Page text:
New Delhi, April 20 (IANS) A political slugfest was sparked off Friday over chief economic advisor Kaushik Basu's reported remarks that major reforms were unlikely before the next general elections in 2014, with the BJP accusing the government of "policy paralysis" and a senior minister hitting back saying the opposition's non-cooperation had prevented bills from getting passed.
The Communist Party of India-Marxist (CPI-M) cautioned the government against going on the path of financial reforms while Bharatiya Janata Party's (BJP) ally Janata Dal-United (JD-U) said the economy needed fiscal corrective measures.
Media reports said Basu told a Carnegie Endowment for International Peace meeting in Washington Wednesday that major economic reforms in India were unlikely to happen before the next parliamentary elections.
He is also reported to have referred to corruption scandals and said that decision making had slowed down because of factors such as bureaucracy not taking risks and the coalition nature of government. He said there could be a rush of reforms after 2014 elections.
BJP leader Rajiv Pratap Rudy said the scam-hit government has lost the trust of its allies and demanded that Prime Minister Manmohan Singh clarify his position on the remarks of Basu.
"It reflects on the policy paralysis we have been talking about...It is an indication that the government has conclusively taken a call that no more reforms can take place in the UPA II," Rudy told IANS.
"The trust in alliance partners has waned... It sounds like impending elections," he said.
Later, at a press conference, Rudy demanded the prime minister clarify the remarks of the chief economic advisor to the finance ministry.
Party spokesperson Nirmala Sitharaman told IANS: "The will to govern is being lost. Executive decisions are being referred to court. Different and varied views are coming from the government."
She said there "was no commitment to reforms by the government in spite of the opposition's willingness to engage".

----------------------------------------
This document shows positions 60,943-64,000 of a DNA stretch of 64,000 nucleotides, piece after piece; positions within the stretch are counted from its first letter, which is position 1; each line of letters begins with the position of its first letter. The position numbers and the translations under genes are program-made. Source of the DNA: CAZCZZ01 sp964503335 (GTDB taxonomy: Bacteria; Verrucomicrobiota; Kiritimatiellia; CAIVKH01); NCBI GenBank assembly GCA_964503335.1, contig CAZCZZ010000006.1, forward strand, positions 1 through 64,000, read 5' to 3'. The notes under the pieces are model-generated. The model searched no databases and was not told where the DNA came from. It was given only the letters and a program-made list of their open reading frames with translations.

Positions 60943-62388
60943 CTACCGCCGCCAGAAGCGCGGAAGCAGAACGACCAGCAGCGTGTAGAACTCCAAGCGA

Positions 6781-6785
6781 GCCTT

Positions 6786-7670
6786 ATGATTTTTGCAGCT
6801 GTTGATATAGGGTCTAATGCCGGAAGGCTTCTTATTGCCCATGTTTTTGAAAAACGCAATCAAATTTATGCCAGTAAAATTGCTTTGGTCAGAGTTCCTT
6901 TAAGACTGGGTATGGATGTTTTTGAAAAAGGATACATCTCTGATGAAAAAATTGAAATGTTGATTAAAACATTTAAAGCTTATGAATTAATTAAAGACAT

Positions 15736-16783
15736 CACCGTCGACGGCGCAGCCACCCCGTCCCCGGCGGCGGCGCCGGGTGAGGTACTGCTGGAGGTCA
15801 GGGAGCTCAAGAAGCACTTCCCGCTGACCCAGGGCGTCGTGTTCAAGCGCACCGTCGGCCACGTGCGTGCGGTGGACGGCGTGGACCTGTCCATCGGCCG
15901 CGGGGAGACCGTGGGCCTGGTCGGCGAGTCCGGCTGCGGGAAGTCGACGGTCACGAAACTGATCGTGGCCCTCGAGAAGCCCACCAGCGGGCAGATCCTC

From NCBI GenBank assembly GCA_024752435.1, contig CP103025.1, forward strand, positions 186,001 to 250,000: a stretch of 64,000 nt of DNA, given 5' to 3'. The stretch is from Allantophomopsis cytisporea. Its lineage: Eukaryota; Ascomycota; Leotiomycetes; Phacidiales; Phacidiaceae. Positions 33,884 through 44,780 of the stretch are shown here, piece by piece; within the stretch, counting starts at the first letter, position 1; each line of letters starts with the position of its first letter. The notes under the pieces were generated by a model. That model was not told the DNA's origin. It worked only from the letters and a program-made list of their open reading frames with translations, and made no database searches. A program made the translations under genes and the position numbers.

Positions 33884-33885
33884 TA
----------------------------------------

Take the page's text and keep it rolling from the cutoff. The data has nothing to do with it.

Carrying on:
She also accused the government of "lack of preparation" on key bills.
JD-U leader N.K. Singh said macro-economic situation of the country was far from happy.
Referring to Basu's remarks, N.K. Singh said the chief economic advisor had surmised about the difficulty in getting legislations through "which is not a positive news".
He said a slew of macro-economic measures can be taken by the government as these did not require legislative sanction.
Information and Broadcasting Minister Ambika Soni, however, denied that the chief economic advisor was talking about policy paralysis. She said Basu spoke in the context of "what happened in the last two sessions" of parliament and of the opposition "not cooperating in the discussion on 40-50 bills" that were pending.
Minister of State for Personnel V. Narayanasamy said the country had recorded nearly seven percent growth despite economic recession in some parts of the world.
"There is good agricultural output. Service sector is getting better," Narayanasamy said.
Congress spokesperson Renuka Chowdhury told IANS: "No reform can come about singly. The changes and orientation has already started."
CPI-M leader Sitaram Yechury said India managed to protect itself in the past from global economic slowdown because there was no financial liberalisation.
Yechury, whose comments were telecast by a TV channel, said global recession was imminent and financial liberalisation "will be a suicidal path to take".
"There is a shining India and suffering India. The divide is widening. We need to bridge this divide. This is not going to come about with this kind of reforms," Yechury said.
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